The plants in the Rainforest are looking nice and healthy lately but it doesn’t hurt to do a check-up on the soil now and then to make sure. Plants rely on healthy soils to provide them with water, nutrients, oxygen to produce more roots and structural support. Taking a close look at the soil allows horticulturists to anticipate problems and head them off before they affect the plants.
Amazon Exhibit forest floor.
Biologists Sarab Stewart and Horticulture Intern Patrick Carter took some samples of the soil in the Rainforest and Mangroves this week to send to a local lab for analysis. The lab will send information back about the levels of nutrients in the soil and the overall condition of the soil along with recommendations for improvements.
Sarab collecting and bagging soil samples for the lab.
They use a use a soil probe to make sure the samples are deep enough to reflect the entire soil profile. This is a good opportunity to look at soil moisture and see if we are watering correctly and check on the health of the roots systems.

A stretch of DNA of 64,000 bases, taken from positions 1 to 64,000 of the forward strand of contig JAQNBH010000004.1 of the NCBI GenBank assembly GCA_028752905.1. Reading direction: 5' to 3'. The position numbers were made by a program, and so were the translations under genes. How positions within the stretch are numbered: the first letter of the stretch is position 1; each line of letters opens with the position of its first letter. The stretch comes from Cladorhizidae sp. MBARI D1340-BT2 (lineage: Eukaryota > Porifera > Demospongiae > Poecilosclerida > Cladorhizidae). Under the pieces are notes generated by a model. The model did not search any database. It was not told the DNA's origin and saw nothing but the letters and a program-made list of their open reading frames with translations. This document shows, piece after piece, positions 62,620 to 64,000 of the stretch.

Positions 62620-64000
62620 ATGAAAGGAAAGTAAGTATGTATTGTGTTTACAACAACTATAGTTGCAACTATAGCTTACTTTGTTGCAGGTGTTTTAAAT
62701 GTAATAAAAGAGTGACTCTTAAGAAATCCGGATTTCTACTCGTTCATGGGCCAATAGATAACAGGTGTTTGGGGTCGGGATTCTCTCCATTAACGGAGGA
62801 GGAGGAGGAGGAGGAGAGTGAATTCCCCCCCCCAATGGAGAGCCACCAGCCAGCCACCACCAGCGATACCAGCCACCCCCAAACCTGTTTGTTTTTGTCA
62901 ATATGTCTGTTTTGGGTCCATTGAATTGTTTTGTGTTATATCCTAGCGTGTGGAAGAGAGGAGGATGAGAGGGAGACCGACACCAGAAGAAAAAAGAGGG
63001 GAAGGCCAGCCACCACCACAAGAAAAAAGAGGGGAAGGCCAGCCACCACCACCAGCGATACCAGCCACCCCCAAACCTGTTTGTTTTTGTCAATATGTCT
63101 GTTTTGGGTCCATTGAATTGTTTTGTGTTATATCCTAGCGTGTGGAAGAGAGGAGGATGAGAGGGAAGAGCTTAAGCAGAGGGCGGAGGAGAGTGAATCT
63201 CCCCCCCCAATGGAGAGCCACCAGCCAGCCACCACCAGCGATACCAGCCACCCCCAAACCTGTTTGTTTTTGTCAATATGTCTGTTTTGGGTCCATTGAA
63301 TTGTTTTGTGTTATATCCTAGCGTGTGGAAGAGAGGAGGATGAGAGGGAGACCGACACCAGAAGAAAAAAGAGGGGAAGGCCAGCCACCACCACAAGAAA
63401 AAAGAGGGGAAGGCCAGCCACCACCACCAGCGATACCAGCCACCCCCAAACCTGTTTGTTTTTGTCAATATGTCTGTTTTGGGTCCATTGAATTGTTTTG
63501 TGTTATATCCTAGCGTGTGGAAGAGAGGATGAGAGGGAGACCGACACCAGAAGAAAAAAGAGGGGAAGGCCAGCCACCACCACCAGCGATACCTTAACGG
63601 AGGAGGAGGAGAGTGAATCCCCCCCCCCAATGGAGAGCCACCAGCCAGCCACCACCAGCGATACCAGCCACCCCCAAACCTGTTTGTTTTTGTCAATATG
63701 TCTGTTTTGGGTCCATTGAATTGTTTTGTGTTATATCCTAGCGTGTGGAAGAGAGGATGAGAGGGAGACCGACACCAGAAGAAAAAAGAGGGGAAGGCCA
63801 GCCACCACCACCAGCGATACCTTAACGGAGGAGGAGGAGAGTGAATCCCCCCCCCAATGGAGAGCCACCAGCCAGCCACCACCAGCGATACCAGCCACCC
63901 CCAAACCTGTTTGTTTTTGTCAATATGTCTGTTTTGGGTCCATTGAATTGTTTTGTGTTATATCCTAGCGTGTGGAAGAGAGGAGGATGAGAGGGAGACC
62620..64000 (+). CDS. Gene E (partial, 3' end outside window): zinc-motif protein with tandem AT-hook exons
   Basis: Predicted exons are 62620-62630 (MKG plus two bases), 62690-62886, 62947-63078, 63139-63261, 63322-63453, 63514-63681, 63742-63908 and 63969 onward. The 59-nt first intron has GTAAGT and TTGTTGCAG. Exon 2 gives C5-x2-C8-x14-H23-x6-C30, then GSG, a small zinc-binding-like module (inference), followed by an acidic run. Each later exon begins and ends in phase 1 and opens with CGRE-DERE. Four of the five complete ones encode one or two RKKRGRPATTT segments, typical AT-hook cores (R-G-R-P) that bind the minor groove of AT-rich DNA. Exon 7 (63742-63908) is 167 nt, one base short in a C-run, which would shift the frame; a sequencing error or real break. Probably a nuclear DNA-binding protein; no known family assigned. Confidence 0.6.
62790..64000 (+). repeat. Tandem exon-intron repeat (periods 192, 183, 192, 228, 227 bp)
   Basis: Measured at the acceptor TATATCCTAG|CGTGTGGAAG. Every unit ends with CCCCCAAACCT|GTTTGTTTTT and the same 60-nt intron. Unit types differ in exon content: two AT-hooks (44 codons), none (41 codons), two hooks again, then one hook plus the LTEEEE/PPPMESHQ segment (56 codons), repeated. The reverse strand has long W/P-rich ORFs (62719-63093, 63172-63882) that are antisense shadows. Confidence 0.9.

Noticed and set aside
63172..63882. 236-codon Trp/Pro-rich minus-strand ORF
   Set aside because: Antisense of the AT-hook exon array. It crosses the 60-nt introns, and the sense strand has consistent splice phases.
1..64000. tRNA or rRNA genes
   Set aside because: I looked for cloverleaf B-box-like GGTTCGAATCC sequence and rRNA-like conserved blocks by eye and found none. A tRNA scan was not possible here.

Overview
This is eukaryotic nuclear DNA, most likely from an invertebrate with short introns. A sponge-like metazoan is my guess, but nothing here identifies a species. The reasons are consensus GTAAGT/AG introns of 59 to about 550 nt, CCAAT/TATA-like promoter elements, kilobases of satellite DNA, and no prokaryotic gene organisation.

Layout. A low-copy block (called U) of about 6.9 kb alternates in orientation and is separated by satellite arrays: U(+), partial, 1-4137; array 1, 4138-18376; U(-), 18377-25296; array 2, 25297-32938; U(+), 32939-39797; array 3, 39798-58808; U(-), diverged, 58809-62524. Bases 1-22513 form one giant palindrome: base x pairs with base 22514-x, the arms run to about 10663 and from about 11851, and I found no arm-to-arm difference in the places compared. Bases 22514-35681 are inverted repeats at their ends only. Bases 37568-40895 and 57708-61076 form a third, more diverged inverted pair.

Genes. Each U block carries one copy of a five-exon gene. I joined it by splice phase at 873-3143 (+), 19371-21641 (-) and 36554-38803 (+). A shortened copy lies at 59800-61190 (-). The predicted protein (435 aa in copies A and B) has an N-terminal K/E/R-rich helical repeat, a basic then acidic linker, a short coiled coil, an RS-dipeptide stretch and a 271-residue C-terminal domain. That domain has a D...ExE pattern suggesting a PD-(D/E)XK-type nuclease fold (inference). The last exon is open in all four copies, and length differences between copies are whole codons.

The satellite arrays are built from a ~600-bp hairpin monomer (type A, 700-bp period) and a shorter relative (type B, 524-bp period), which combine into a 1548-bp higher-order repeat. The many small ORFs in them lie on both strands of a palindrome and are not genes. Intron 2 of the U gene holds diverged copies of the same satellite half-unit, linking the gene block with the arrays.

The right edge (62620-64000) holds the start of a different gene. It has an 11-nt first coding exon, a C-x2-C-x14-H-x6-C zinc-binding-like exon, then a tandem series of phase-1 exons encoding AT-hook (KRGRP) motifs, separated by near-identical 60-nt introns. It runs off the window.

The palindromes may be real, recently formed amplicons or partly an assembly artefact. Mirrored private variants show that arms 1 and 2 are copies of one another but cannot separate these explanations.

Collecting deep soil samples.
Sarab uses the soil probe to check the soil moisture in the Costa Rica planters.
Healthy soils support lots life in addition to plant roots. This earthworm is our main composter in this Costa Rica level planter.
Earthworm peeking out of the soil sample from Costa Rica planters.
Kristen Natoli, Assistant Curator is also sending some leaf samples of some of the larger specimen trees to the lab. This way we can compare nutrients in the leaves to that of the soil and make sure the plants are getting everything they need.
Kristen collects leaf samples from the Peach Palm (Bactris gasipaes).
Kristen collects leaf samples from the Mahogany tree (Swietenia mahagoni) while Vikki McCloskey puts out food for the birds.
The lab results will help us make decisions about how we provide nutrients to the plants from the diversity of methods we currently use, everything from the natural waste from our free flying birds and butterflies, mulch from excess Leaf Cutter Ant fungus, worm compost, bat guano, water soluble fertilizers and just letting the fallen leaves naturally decompose in the planters.
Patrick Carter adds worm compost to the planters in the Madagascar exhibit.
All this to make the Rainforest flourish!